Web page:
Michael Che and Colin Jost Inadvertently Reveal Late Start to ‘SNL’ Season
It’s not like we need Weekend Update anchors Michael Che and Colin Jost to confirm what should be obvious. But by announcing a Radio City Music Hall date in mid-October, they’re confirming that Season 49 of Saturday Night Live will be off to a late start. Also likely: Just like last season, the writers’ and actors’ strikes mean the 2023-2024 version of SNL will feature fewer episodes than usual.
First things first: Che and Jost announced an October 14 gig in New York. Considering that a) last year’s SNL season kicked off two weeks earlier on October 1, and b) the Radio City Music Hall job is scheduled for a Saturday night, we can logically conclude that the two comics are pretty sure the SNL season won’t kick off on time. Given that WGA talks have barely started and SAG isn’t even at the table, it’s a safe bet that we won’t see the start of a new SNL season until late October at the very earliest.
Other SNL comics are touring as well, but are hedging their bets by wrapping up their current tours in September. The latest dates announced for players like Sarah Sherman (September 13), James Austin Johnson (September 10), and Devon Walker (September 2) indicate that they’re keeping October open — but for how long? Unlike actors, comics at least have a way to earn paychecks during negotiations.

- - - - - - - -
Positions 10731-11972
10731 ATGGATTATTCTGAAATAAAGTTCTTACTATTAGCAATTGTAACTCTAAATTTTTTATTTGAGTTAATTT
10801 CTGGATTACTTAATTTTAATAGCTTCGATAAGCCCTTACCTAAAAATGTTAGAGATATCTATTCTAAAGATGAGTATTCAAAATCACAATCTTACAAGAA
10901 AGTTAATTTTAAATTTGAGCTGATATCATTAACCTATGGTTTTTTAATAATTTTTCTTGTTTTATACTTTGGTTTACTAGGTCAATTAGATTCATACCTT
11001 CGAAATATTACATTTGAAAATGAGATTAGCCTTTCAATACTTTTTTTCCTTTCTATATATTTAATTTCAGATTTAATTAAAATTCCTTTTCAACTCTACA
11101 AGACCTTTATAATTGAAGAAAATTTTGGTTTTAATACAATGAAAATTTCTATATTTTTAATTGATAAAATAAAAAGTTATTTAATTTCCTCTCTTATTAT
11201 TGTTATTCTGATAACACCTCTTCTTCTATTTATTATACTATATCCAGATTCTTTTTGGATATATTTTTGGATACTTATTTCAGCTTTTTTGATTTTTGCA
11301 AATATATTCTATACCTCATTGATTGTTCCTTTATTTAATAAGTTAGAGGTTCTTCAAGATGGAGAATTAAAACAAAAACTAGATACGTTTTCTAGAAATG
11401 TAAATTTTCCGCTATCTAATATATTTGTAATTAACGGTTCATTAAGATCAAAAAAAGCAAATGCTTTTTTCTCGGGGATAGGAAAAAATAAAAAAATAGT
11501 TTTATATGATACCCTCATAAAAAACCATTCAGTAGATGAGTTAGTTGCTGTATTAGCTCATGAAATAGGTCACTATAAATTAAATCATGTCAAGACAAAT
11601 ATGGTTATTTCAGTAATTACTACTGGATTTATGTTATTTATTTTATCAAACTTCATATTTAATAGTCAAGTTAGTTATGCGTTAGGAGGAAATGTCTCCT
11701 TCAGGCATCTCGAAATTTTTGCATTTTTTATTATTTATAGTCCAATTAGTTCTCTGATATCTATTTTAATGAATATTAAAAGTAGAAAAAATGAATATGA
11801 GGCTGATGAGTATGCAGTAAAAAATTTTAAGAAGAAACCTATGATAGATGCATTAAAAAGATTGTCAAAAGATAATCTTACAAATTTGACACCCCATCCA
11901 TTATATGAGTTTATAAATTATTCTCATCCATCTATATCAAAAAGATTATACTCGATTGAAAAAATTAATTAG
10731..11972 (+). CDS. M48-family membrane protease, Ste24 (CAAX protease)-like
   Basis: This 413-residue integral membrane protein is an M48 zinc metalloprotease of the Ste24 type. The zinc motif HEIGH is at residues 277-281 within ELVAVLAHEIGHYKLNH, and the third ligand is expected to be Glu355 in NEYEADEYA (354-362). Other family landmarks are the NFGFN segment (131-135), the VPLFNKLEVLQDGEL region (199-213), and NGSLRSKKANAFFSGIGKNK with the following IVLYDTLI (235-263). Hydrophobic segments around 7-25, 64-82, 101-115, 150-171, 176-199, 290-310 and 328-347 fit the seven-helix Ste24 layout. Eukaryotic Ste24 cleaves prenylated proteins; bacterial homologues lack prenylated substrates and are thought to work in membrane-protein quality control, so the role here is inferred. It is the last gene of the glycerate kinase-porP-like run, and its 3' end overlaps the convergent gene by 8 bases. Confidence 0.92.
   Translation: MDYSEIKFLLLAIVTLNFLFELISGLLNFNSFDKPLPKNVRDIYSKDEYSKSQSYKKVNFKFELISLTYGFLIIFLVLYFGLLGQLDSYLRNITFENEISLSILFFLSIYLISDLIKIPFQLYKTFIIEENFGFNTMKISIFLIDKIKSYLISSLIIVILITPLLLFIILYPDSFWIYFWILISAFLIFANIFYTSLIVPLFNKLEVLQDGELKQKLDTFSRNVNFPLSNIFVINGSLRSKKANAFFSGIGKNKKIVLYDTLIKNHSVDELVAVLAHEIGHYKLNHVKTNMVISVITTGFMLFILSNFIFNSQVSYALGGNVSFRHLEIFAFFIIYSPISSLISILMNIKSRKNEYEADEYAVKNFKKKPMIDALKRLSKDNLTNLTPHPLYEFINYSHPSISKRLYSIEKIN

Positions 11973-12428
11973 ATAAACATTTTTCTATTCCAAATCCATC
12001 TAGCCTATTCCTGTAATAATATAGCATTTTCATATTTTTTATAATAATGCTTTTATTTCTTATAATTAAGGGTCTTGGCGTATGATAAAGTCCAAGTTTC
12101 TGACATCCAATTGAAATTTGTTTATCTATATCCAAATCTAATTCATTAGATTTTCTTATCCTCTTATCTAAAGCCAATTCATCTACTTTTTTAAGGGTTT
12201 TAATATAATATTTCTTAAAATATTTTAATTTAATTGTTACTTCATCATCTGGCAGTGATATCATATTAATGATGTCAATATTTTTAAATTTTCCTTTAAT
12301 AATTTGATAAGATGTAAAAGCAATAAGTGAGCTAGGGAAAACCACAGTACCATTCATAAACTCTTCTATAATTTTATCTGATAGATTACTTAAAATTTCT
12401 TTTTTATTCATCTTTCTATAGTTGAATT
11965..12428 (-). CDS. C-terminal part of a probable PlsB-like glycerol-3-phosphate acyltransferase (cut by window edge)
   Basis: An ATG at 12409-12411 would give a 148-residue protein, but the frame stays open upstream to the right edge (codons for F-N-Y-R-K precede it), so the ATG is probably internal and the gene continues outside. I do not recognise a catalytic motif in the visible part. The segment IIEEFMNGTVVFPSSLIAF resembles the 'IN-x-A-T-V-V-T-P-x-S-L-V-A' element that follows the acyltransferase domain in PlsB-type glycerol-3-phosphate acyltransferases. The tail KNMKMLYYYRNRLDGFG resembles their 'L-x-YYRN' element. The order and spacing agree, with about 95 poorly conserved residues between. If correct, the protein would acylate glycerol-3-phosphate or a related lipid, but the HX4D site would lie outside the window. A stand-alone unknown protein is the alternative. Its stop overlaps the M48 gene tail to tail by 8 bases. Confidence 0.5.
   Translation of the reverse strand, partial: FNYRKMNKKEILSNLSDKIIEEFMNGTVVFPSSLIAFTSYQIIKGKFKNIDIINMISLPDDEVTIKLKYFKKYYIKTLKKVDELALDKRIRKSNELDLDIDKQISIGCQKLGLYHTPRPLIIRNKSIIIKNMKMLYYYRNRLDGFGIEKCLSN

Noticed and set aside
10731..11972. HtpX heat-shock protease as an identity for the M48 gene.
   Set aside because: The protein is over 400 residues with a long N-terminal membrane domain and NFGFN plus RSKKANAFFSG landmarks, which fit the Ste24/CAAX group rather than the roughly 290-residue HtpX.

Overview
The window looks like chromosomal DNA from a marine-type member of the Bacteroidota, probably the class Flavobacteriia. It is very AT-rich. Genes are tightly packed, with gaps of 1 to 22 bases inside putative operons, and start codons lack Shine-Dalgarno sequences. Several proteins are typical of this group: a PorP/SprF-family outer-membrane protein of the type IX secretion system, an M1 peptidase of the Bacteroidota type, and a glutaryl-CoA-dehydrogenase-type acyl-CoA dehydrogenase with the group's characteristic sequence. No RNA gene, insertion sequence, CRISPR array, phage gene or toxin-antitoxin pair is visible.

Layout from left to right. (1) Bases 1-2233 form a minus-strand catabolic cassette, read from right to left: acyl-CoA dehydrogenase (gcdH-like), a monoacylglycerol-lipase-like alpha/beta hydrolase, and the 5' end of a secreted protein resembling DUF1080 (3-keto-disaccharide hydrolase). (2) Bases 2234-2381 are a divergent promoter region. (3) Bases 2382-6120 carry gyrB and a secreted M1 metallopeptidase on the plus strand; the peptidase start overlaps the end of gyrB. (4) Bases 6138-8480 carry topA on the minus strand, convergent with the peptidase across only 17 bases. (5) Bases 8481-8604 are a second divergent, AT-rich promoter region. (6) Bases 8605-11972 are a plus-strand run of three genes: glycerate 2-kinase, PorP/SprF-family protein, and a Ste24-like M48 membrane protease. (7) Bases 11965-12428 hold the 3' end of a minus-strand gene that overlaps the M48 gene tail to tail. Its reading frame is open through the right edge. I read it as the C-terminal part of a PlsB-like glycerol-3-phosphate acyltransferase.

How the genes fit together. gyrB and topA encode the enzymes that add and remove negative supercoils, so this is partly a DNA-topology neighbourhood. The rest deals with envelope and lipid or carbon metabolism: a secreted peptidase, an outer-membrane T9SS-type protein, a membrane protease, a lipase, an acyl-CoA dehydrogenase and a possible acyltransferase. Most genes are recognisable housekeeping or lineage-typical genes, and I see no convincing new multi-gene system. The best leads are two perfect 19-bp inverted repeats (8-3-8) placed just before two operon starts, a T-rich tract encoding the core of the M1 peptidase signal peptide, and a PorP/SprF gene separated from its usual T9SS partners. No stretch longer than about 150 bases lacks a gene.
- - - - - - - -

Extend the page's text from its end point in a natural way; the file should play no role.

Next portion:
Like late-night talk shows, writers’ strikes always have an immediate impact on Saturday Night Live. The 1981 strike ended Season 6 early — considering we judged that the worst season ever, maybe that was a good thing. Rumored to have been among the show hosts we never got to see? Brooke Shields.
In Season 10, we got robbed of more magic from Billy Crystal, Martin Short, and Christopher Guest — a writers’ strike resulted in only 17 episodes that year. Eugene Levy and John Candy were on tap to host the next scheduled episode (with musical guests Hall and Oates!). Astonishingly, Levy has never been invited back to host, though he showed up for son Dan’s episode 35 years later.
The 2007-2008 strike resulted in the shortest SNL season ever — only 12 episodes made it to air in Season 33. But the one we’ll always lament will be Season 13, cut short in February after only 13 episodes. That meant canceling the first hosting appearance for Gilda Radner, scheduled for that spring. She would have been the first female cast member ever to return as host. She succumbed to cancer the following year before getting to reach that milestone.